The robotic ileovesicostomy technique can be broken down into 6 steps:


    We utilize the da Vinci S (Intuitive, CA) robot and orient the third arm off the patient’s left side and position the assistant off the right. Six ports are placed for robotic access in an inverted U pattern, with the 12mm center camera port inserted 5cm above the umbilicus. Nine mm robotic arm trocars are placed 9 cm lateral from the central trocar. The third arm 9mm trocar and 12mm assistant trocar are placed 9cm lateral to these.

    Development of the posterior bladder flap

    A 16 French catheter is placed per urethra and the bladder is filled with sterile water to 150cc. A full thickness bladder flap measuring 8cm at the base, 5cm in length, and 2 cm at the tip of the flap is then developed through the posterior bladder wall using cautery. After the flap is elevated, the urethral catheter is clamped to prevent loss of pneumoperitoneum.

    Intracorporeal ileal harvest

    A site approximately 20cm proximal to the terminal ileum is identified and a 15cm ileal segment is marked with absorbable sutures. Mesenteric windows at the proximal and distal end of the segment are developed using blunt dissection and vessels are cauterized using bipolar forceps. Alternatively, the assistant laparoscopic Ligasure V (Covidian) can be used to create the windows. The assistant then harvests the segment using an endo-GIA stapler (Covidian). The loop is oriented in a peristaltic direction (proximal toward bladder) and the distal end is tagged with a colored suture. This suture is then pulled through the marked stoma site on the abdominal wall with a Carter-Thomas needle to be used for counter tension during the vesico-enteric anastomosis. The native ends of the bowel are pexed together with a suture and this suture is likewise pulled through the stoma site so the ends can be easily found during extra-corporeal bowel anastomosis.

    Vesico-Enteric Anastomosis

    The staple line is excised from the isolated ileal segment and the segment is irrigated. The proximal end of the ileal segment is then spatulated for 5 cm on the antimesenteric border. After the bladder flap is elevated with the third robotic arm, an interrupted 2-0 vicryl suture between the 6 O’Clock positions on the flap cystostomy and the proximal ileal segment is placed to orient the segment for anastomosis. The loop is retracted through counter traction on the distal end holding suture. Two running sutures, starting on either side of the 6 O’clock suture, are used to perform the vesico-enteric anastomosis. As the anastomosis nears completion, the bladder flap is laid on top of the antimesenteric spatulated region on the ileal segment and the 2 suture lines are run toward this apex and then tied together.

    Extracorporeal bowel anastomosis

    A counter-incision is made over the marked stoma site on the patient’s abdomen and the rectus fascia incised. The suture holding the pexed native bowel segments is identified and these segments are pulled through the counter-incision. A standard stapled side-to-side bowel anastomosis is performed and the completed anastomosis is returned to the abdomen. The mesenteric trap is not routinely closed.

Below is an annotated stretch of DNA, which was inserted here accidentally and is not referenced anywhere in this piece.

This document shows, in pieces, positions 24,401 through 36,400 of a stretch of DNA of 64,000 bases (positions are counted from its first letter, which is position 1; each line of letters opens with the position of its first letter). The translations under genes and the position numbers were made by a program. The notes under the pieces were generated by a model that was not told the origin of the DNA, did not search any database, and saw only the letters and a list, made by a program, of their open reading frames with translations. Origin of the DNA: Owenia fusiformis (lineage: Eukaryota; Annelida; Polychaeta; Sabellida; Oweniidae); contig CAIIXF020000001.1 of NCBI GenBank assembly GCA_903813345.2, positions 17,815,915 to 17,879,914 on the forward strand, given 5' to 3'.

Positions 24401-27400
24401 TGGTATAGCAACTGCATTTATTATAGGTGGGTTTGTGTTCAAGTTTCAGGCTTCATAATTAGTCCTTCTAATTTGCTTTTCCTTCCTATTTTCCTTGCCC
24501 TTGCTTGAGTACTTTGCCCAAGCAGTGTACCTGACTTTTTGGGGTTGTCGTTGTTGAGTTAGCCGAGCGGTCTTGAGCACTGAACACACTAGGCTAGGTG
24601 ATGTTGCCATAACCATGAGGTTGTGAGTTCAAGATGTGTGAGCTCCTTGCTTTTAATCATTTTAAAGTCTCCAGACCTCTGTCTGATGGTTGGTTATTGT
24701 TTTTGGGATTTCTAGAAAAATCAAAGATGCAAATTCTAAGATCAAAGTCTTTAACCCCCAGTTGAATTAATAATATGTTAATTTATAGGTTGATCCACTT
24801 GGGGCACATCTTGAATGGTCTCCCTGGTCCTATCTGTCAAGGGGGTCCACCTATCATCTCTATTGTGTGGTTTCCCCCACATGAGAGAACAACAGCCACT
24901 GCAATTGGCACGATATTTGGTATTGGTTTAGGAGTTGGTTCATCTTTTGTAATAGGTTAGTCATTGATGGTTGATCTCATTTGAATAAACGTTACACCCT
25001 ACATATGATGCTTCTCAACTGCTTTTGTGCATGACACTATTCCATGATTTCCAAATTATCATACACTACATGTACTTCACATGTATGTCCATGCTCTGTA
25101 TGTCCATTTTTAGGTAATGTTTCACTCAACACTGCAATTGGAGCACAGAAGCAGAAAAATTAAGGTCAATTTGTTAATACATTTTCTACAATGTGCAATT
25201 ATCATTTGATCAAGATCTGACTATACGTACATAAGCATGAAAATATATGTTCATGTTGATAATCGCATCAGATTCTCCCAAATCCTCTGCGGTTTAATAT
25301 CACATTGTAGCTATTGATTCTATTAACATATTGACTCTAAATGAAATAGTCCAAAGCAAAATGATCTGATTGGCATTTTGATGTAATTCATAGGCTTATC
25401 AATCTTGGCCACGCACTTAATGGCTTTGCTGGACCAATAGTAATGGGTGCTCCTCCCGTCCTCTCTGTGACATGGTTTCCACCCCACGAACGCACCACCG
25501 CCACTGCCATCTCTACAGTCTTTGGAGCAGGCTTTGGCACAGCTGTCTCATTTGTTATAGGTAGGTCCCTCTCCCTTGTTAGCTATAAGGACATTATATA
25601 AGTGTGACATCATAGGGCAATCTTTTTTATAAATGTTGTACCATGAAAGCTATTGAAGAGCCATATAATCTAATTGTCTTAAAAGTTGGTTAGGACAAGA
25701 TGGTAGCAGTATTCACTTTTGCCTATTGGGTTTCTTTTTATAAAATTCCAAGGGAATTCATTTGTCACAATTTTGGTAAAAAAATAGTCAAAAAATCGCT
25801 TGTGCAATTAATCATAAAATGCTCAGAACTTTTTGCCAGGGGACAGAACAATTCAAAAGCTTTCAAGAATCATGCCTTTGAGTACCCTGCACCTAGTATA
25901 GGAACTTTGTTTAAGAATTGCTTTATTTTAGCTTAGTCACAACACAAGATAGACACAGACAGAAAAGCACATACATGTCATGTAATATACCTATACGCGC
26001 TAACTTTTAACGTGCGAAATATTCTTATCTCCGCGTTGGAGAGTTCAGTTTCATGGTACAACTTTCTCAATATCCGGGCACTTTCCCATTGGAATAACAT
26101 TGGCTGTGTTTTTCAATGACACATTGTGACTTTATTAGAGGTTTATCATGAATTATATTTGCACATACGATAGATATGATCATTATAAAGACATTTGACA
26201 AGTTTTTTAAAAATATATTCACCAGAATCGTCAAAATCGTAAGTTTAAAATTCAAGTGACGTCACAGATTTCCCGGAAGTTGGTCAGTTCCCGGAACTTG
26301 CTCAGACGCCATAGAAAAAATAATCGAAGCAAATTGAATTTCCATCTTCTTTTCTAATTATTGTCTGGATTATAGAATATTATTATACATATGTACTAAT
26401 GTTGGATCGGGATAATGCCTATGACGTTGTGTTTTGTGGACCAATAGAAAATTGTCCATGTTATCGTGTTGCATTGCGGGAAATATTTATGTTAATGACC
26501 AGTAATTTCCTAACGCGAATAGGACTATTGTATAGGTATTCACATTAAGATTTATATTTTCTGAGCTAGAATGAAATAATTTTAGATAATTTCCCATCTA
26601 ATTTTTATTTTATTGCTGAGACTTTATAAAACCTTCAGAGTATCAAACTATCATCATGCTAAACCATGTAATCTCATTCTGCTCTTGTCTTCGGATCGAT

Stoma Maturation

    The distal holding suture is then identified and pulled through the stomal counter incision. The stoma is matured in a standard everting fashion and a 16 French catheter is passed through it into the bladder.

    Post Operative

    Hospital stay is approximately 6 days in our series. The urethral and stoma catheters are left in place for 7 and 21 days, respectively. Residual volumes are checked at all post operative visits and we perform urodynamics at approximately 3 months after surgery. A functioning ileovesicostomy usually has residual volumes of less than 100cc and a detrusor leak point pressure through the ileal segment of less than 10cm H20.


    When learning to perform robotic ileovesicostomy, it is helpful to choose patients with urethral obstruction detrusor-external dyssynergia so a bladder neck closure or secondary urethral closure is not necessary for urethral continence.

    It is useful to mark the stoma site in the patient’s right lower quadrant since the mesentery for the terminal ileum is in this region. In our experience, left lower quadrant stoma marks require a more proximal ileal segment harvest so as not to place excessive tension on the segment mesentery.

    In contrast to a robotic prostatectomy, the robotic ileovesicostomy procedure does not require any trendelenberg positioning. In fact, positioning the patient “head down” will cause the bowels to retract out of the surgical field.

    For patients with a short ileal mesentery, mobilizing the cecum along the white line of toldt can yield extra mesenteric length.

    The third arm is useful to elevate the bladder flap so the bladder mucosa can be fully visualized for the full thickness vesico-enteric anastomosis.


    1. Smith GI and Hinman F, Jr.: The intussuscepted ileal cystostomy. J Urol. 73: 261-9, 1955.
    2. Tan HJ, Stoffel J, Daignault S, et al: Ileovesicostomy for adults with neurogenic bladders: complications and potential risk factors for adverse outcomes. Neurourol Urodyn. 27: 238-43, 2008.
    3. Hsu TH, Rackley RR, Abdelmalak JB, et al: Laparoscopic ileovesicostomy. JUrol. 168: 180-1, 2002.
    4. Abrahams HM, Rahman NU, Meng MV et al: Pure laparoscopic ileovesicostomy. J Urol. 170: 517-8, 2003.
    5. Vanni AJ, Cohen MS and Stoffel JT: Robotic-assisted ileovesicostomy: initial results. Urology. 74: 814-8, 2009.